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Need more sleep? Make the bedroom smartphone-free

Lighted screens trigger insomnia, researchers say

Americans increasingly have brought their smartphones into their bedrooms.

AFP/Getty Images/File

Americans increasingly have brought their smartphones into their bedrooms.

We’ve all been there. You wake up in the middle of the night and grab your smartphone to check the time — it’s 3 a.m. — and see an alert. Before you know it, you fall down a rabbit hole of e-mail and Twitter.

Sleep? Forget it.

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Well, I’ve found a $7 solution: an old-fashioned alarm clock. My smartphone has been banished from the bedroom.

Sure, you can flip your phone to quiet mode. But the draw to roam in the early hours is powerful. Sleep researchers say this isn’t good for you. You might as well get up and drink a shot of espresso.

“It’s a very slippery slope, once you’ve picked up your phone, to see what time it is, to checking your e-mail, to lying awake with anxiety,” said Dr. David M. Claman, director of the Sleep Disorders Center at the University of California San Francisco Medical Center.

“If you wake up in the middle of the night and check your phone, you will inevitably get frustrated and worried by something you’ve seen, leading your body to tense up.”

Then it’s game over. You’re tossing and turning, thinking about an e-mail, a text, or a meeting in six hours.

‘If you wake up in the middle of the night and check your phone, you will inevitably get frustrated and worried by something you’ve seen, leading your body to tense up.’

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Claman said smartphones in the bedroom have led to a rise in sleep-related complaints from his patients.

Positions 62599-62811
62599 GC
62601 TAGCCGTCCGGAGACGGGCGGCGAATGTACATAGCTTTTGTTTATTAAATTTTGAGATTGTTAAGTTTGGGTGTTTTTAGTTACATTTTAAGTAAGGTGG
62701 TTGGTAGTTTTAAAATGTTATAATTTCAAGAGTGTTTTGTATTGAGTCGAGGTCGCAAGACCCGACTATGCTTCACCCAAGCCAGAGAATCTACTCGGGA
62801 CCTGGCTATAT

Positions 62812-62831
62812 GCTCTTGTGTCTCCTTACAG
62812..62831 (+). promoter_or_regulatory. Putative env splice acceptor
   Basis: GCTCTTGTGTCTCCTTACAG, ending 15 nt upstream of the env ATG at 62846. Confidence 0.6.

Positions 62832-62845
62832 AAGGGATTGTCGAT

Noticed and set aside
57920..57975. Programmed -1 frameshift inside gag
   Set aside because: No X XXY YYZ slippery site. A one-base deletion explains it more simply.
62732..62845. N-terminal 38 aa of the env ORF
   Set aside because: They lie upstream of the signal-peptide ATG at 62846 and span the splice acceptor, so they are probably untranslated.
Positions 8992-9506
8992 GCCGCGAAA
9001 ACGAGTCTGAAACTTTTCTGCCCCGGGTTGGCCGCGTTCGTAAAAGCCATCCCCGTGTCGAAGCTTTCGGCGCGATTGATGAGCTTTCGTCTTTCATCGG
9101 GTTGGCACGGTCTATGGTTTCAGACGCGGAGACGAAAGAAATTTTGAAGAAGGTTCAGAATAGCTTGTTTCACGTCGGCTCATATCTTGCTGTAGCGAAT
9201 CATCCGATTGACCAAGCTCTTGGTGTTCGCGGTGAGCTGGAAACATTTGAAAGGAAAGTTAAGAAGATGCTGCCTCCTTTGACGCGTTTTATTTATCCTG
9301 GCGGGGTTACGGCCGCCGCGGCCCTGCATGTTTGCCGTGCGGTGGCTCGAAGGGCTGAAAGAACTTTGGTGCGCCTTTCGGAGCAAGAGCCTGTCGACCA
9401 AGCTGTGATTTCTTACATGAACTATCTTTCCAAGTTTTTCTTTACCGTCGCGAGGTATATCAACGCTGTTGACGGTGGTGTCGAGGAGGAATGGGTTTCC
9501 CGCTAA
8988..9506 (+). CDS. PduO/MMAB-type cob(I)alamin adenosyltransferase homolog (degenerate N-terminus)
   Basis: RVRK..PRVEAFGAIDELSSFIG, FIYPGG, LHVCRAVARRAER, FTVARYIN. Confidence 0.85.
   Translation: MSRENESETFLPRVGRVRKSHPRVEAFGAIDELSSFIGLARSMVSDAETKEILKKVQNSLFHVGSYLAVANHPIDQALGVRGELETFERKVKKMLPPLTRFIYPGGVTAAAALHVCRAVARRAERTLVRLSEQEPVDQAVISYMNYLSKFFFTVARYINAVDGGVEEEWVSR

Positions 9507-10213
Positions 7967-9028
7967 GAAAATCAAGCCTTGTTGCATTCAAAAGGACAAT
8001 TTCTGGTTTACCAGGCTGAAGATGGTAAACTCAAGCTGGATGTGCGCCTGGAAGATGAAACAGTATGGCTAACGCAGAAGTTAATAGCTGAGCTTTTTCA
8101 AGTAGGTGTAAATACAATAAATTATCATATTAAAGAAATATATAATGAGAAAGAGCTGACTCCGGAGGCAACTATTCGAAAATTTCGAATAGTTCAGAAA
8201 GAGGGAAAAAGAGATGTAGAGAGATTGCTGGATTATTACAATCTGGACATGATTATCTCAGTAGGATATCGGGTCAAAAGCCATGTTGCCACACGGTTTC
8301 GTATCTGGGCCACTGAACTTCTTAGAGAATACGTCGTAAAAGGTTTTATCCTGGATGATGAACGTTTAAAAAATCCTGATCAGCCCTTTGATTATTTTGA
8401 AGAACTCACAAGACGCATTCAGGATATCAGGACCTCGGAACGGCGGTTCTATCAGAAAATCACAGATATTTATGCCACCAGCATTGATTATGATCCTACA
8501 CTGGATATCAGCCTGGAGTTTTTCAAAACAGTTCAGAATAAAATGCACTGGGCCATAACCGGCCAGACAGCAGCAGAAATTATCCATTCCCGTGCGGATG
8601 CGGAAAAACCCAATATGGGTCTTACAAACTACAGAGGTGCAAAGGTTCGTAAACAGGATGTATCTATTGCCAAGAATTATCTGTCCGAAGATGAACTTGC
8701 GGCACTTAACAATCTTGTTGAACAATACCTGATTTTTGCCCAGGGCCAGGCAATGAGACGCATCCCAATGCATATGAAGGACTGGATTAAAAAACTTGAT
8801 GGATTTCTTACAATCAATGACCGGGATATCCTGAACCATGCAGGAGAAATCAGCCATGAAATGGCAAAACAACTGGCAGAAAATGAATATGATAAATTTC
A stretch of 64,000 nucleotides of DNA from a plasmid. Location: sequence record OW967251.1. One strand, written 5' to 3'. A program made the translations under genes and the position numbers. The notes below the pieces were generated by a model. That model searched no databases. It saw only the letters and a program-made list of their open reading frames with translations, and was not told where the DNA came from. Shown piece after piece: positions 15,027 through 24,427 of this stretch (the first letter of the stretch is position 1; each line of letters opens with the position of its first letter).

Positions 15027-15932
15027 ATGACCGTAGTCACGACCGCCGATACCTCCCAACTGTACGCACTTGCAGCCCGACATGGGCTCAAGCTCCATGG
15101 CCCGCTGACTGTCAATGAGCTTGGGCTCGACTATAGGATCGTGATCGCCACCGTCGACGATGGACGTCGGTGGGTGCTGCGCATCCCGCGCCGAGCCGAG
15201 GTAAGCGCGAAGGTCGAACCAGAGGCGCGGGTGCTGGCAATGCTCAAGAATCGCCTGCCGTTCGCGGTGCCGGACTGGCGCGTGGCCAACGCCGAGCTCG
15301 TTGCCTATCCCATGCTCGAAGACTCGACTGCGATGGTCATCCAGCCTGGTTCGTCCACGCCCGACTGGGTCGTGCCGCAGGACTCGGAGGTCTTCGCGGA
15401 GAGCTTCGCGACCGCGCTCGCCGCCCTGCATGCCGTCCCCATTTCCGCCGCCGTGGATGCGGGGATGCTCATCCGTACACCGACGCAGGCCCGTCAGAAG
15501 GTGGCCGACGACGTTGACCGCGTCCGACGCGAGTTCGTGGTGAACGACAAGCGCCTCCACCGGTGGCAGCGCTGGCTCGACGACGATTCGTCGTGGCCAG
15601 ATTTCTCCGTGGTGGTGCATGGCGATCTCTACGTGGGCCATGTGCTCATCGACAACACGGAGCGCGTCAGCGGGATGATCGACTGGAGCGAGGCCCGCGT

“For people I see in their 20s and 30s, the phone is becoming a more common contributing factor to insomnia,” he said.

Some large, long-term studies on sleep disorders in the United Kingdom and Finland have found that stress-related issues have led to a rise in insomnia during the last decade.

In the United States, according to the National Center on Sleep Disorders Research at the National Institutes of Health, as many as 40 percent of Americans suffer from insomnia in a given year. Ten to 15 percent have chronic insomnia.

A 2011 study by the American Academy of Sleep Medicine found that insomnia costs $2,280 in lost productivity per US worker every year. That adds up to $63 billion a year for the nation.

The smartphone’s draw is understandable.

The alarm clock is a free feature. It’s also incredibly convenient — who doesn’t like being able to speak to their phone and say, “Wake me up at 7 a.m.”?

Many Americans do like it, and they increasingly have brought their smartphones into their bedrooms.

A 2013 Facebook-sponsored study by IDC Research found that 44 percent of the people who own a smartphone said they use it as an alarm clock. That number rose to 54 percent for people 18 to 24.

Device makers are helping the trend along and hoping these figures rise.

Most new alarm clocks made today are designed to be married to a smartphone.

This goes against years of research showing that screens, in any capacity, do everything but help us fall asleep.

In 2012, the American Medical Association’s Council on Science and Public Health said that “exposure to excessive light at night, including extended use of various electronic media, can disrupt sleep or exacerbate sleep disorders.”

Sleep researchers say that looking at a blue light, which is produced by smartphone and tablet screens, sets off brain receptors that are intended to keep us awake and interferes with circadian sleep patterns.

Experimental research has found that if people use a tablet for up to two hours before bed, it takes an extra hour to fall asleep.

Orfeu M. Buxton, a neuroscientist and assistant professor in the division of sleep medicine at Harvard Medical School, said the phone in the bedroom could set off what he called “threat vigilance,” which is a type of anxiety that keeps you awake.

“This means that you’re never off, you’re always watchful, which is a hallmark to insomnia,” he said.

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